Brother of S. Korean detainee in N.K. hopes for his safe return

SEOUL-- An elder brother of a South Korean detained in North Korea on Saturday expressed hope for his safe return calling for Pyongyang to at least grant consular access on humanitarian grounds.

Kim Jung-wook, a 53-year-old Christian missionary, has been held in North Korea since October 2013 on charges of spying for South Korea's intelligence agency. He was sentenced to hard labor for life.

Concerns about detainees in North Korea including Kim have been growing since Otto Warmbier, an American detainee, was released in a coma in June and died days after his medical evacuation to the United States.

Kim Jeong-sam, 57, voiced hope that, if an immediate repatriation is impossible, North Korea could permit his younger brother to have consular access or a meeting with family members.

"I hope that my brother could come home as soon as possible. If that is not easy, my wish is that there could be one step forward such as allowing (consular) contacts to let my family know about his situation," Kim told Yonhap News Agency by phone.

Kim's brother had been doing missionary work in the Chinese border city of Dandong since 2007, reaching out to North Koreans visiting China or North Korean defectors.

Some media reports said that he entered North Korea to help build underground churches for North Korean Christians.

Kim said that he has no information about the brother's whereabouts or health.

"I hope that he is hanging in there with piety, but I am deeply concerned about his health," he added.

Six South Koreans including Kim's brother and two other pastors are being held in captivity, according to South Korea's spy agency. The two missionaries -- Kim Kuk-gi and Choe Chun-gil -- were also sentenced to hard labor on anti-state charges.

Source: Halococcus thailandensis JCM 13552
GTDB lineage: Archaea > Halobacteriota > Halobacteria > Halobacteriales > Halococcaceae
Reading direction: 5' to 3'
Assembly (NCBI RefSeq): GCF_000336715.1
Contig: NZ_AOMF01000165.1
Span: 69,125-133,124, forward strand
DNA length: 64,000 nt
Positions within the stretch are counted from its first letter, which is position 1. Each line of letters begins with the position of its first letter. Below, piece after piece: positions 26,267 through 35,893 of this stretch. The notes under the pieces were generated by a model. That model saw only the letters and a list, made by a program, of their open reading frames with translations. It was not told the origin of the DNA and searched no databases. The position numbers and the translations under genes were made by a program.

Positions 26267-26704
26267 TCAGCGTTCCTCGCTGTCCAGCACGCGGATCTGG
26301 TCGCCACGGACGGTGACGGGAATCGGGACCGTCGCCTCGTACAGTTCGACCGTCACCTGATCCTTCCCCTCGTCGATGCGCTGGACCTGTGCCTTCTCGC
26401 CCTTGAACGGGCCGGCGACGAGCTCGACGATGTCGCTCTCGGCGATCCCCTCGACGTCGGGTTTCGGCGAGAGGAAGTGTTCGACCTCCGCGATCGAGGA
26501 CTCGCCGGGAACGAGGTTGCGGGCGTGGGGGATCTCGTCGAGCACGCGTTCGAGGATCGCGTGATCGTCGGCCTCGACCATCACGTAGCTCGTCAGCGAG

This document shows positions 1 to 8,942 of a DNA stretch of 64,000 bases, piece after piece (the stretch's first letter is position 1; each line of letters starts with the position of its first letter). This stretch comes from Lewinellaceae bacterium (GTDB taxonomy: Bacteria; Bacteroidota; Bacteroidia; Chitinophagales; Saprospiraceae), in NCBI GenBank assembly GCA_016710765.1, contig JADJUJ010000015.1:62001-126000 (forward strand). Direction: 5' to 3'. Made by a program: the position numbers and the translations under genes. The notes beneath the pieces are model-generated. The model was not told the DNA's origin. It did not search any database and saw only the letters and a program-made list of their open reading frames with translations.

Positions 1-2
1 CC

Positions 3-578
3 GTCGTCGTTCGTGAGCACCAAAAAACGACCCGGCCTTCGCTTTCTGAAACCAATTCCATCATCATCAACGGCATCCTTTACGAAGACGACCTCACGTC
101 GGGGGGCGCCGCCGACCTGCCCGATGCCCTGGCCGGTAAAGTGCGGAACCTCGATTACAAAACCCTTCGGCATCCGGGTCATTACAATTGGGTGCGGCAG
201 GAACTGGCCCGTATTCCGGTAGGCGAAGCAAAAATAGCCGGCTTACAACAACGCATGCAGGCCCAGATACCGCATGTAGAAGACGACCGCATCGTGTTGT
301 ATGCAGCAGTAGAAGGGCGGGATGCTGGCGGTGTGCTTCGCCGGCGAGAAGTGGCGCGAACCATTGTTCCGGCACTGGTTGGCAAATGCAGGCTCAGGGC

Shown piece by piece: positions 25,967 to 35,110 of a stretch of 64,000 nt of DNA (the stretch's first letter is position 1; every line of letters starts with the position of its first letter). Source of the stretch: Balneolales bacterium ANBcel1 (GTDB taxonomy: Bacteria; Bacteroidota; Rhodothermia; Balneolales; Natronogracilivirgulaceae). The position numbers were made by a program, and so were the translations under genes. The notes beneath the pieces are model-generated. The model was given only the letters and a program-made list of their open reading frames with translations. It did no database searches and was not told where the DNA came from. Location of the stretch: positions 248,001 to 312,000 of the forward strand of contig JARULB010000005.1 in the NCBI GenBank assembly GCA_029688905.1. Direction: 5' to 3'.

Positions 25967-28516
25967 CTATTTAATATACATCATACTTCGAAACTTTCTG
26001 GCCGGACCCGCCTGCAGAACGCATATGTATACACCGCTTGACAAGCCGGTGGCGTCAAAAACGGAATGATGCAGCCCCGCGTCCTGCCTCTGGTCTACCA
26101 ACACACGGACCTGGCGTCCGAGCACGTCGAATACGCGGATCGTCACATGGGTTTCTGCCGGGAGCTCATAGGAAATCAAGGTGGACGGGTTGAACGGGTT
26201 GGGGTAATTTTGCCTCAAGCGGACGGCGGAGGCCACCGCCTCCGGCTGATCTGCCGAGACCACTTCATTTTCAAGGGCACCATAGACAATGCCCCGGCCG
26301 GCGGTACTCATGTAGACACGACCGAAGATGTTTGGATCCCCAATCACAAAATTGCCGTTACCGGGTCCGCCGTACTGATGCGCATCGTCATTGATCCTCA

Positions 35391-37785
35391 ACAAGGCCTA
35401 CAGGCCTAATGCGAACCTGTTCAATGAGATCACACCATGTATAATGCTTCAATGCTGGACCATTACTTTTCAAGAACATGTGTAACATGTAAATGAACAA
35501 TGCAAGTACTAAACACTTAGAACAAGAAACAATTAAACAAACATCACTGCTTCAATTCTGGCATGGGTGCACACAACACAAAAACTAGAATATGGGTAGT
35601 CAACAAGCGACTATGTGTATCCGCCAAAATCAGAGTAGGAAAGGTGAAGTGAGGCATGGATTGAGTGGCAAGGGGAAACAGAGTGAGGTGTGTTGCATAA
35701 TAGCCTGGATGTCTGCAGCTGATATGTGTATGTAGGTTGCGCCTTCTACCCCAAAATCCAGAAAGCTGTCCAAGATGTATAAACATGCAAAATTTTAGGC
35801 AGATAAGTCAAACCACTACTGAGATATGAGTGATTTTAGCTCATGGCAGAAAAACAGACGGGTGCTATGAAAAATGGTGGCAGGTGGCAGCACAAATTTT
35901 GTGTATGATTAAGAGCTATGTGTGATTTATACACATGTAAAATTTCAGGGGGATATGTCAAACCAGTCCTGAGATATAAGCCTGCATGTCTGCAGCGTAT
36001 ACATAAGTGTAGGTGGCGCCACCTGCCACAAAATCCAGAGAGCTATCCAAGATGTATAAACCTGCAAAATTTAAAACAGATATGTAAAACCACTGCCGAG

Kim Jung-wook told reporters in Pyongyang in February 2014 that he is sorry for his "anti-state crimes," according to The Associated Press.

"My brother is not a spy," Kim said, flatly denying the North's repeated claim.

He said that Warmbier's tragic death has served as an occasion to attract attention to the issue of detainees in North Korea.

After 17 months of detention, Warmbier was released in a coma, drawing angry reactions from Americans and highlighting North Korea's treatment of detainees. His family insisted that Warmbier died due to "awful torturous mistreatment" by North Korea.

The South Korean government said that it has sought to learn about the conditions of the detained nationals via European countries that have diplomatic ties with Pyongyang and international organizations. But the North has not responded to Seoul's calls.

North Korea has selectively permitted consular access to foreign detainees in the past. Pyongyang is also holding three Americans and one Canadian pastor in captivity.

Sweden's embassy in North Korea is granted consular contact with them as it serves as an interlocutor.

But the North has not allowed any access to the South Korean detainees, as the two Koreas do not recognize each other as states, Seoul's unification ministry said.

"When something important stands behind a wall, should we just give up and sit idle? I think we need to find ways to break down that wall," Kim said.

He voiced hope that the government could pump up more efforts to win the release of his brother and North Korea would accept Seoul's call on humanitarian grounds.

"I have an expectation that the government will do more work on this issue. ...I think that more attention will help resolve the matter," he added.

Source: Yonhap News Agency

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